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TOPICS: Susanna Foo; Shopping Israeli style

by Jacqueline M. Newman

Newman's News and Notes

Spring Volume: 1997 Issue: 4(1) page(s): 16


SUSANNA FOO GARNERS ANOTHER HONOR: This past November, The American Academy of Hospitality Sciences awarded Foo's restuarant its coveted and prestigious Five Star Diamond Award. Philadelphians can visit this wonderful restaurant whenever they wish. Out-of-towners need to make a special trip to Susanna Foo Chinese Cuisine, 1512 Walnut Street, Philadelphia; phone (215) 545-2666.

CHINESE SHOPPING ISRAELI STYLE: On a recent visit to Israel I was invited to tour the Carmel market in Tel Aviv and Chinese markets that are part of its neighborhood. Just half dozen years earlier I could find not a Chinese store anywhere in Israel. Now, there were three, all within blocks. I had wondered how people garnered ingredients for the many Chinese restaurants I saw or sampled. Now I know that one can buy oyster mushrooms and mung bean sprouts in the market.

One can also purchase many Asian ingredients in Mr. Wong's Chinese Grocery to cook anything found in Ruth Sirkis' Chinese Cookbook found on his shelf. One can even buy fortune cookies with the fortune in Hebrew, of course. A message in the box invites you to 'have your own saying put in for wedding, birthday, and bar/bat mitzvah parties.' These fortune cookies come five to a tiny box and cost 2.2 shekels (about 70 cents). If my translater was accurate, they said things like: The romantic feelings are very strong and you are expecting things in this stormy romantic time; you will join a new club or group activity; An outing will bring very interesting people; If youy suspect somebody, don't give him a job; and, Don't waste your time worrying about things you can not change.

These can be bought at the FAR EASTERN MARKET; 38 YISHKON STREET; TEL AVIV, ISRAEL or at the CHINESE GRACERY; 48 HACUVSHIM STREET; TEL AVIV, ISRAEL Both sell dry goods, cooking equipment, and some fresh foods from China, Taiwan, Hong Kong, Vietnam, Laos, Cambodia, Thailand, and Malaysia. In Wong's place I found a lovely lady named Dina Hannah looking at cookbooks, all seven of them, to decide if she should spend the equivalent of fifty US dollars to cook foods of a cuisine she loved but her husband would not try. In the end, she bought pine nuts, sugared ginger, dried garlic, black mushrooms, and a Chinese sausage and left without a book, "too expensive" she muttered as she left the apartment-kitchen size store. I stopped her on her way out and asked if she had any soy sauce at home. "No," she growled, "who uses that?"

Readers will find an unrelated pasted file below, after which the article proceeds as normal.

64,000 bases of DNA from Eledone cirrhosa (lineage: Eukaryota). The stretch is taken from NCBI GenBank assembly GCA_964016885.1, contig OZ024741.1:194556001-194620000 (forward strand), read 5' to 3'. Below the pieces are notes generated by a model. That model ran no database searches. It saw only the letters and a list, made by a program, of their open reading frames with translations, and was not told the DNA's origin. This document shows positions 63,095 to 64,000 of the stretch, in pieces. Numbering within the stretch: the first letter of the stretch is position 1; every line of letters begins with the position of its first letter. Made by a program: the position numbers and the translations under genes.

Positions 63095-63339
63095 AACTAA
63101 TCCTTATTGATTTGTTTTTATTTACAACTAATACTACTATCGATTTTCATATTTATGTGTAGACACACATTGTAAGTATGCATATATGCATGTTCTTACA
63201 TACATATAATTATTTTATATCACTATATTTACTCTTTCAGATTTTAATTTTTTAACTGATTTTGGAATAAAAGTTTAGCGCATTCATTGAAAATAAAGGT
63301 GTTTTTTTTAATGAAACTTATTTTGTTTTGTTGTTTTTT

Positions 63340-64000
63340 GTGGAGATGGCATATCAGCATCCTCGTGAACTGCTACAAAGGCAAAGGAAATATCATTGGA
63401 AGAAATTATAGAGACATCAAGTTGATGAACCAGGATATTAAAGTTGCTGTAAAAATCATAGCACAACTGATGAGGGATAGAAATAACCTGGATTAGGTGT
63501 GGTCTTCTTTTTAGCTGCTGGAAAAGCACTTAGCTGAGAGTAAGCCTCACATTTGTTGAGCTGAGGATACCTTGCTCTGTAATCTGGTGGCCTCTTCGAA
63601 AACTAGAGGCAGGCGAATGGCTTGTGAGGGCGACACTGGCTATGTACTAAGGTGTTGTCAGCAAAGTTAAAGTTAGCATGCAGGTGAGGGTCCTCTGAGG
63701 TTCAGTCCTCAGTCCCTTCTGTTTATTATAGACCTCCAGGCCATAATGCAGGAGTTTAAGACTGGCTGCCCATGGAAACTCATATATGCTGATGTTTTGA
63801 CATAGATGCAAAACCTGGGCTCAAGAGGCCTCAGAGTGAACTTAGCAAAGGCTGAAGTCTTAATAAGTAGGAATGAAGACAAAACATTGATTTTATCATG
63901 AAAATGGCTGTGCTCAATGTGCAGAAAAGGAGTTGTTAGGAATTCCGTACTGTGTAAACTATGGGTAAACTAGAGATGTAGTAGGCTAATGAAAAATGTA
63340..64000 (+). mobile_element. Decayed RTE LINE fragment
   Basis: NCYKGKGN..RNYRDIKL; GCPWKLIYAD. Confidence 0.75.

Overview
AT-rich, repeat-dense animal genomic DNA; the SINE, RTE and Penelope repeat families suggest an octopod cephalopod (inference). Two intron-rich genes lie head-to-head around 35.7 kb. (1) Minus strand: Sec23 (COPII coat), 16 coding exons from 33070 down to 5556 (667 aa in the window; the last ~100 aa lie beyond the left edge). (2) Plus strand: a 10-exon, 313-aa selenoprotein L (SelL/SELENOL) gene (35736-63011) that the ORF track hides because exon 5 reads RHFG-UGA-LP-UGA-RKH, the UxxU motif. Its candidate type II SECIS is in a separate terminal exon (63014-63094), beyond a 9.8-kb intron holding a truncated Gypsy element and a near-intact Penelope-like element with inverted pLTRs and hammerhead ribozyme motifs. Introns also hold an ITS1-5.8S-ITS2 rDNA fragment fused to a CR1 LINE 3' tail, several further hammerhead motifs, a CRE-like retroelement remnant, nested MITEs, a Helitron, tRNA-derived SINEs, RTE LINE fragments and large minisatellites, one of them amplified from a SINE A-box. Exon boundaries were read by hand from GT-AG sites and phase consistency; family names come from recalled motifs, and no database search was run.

Far Eastern Market is three times the size of The Chinese grocery, it needs to be because it also stocks foods of many African nations. The chap at the register looked puzzled when I asked "why this mix?" "The foods of all these countries are all alike: he advised and went on to tell me that "most of my customers own restaurants, and others are Israeli's who travel a lot and want to eat foods experienced when abroad."

When I went to Jerusalem and asked about Chinese food markets there, several folk told me Israel had none, but two said to go to Tel Aviv where I could buy anything I wanted. Are there others elsewhere in Israel, I could not find them; can you?

                                                                                                                                                       
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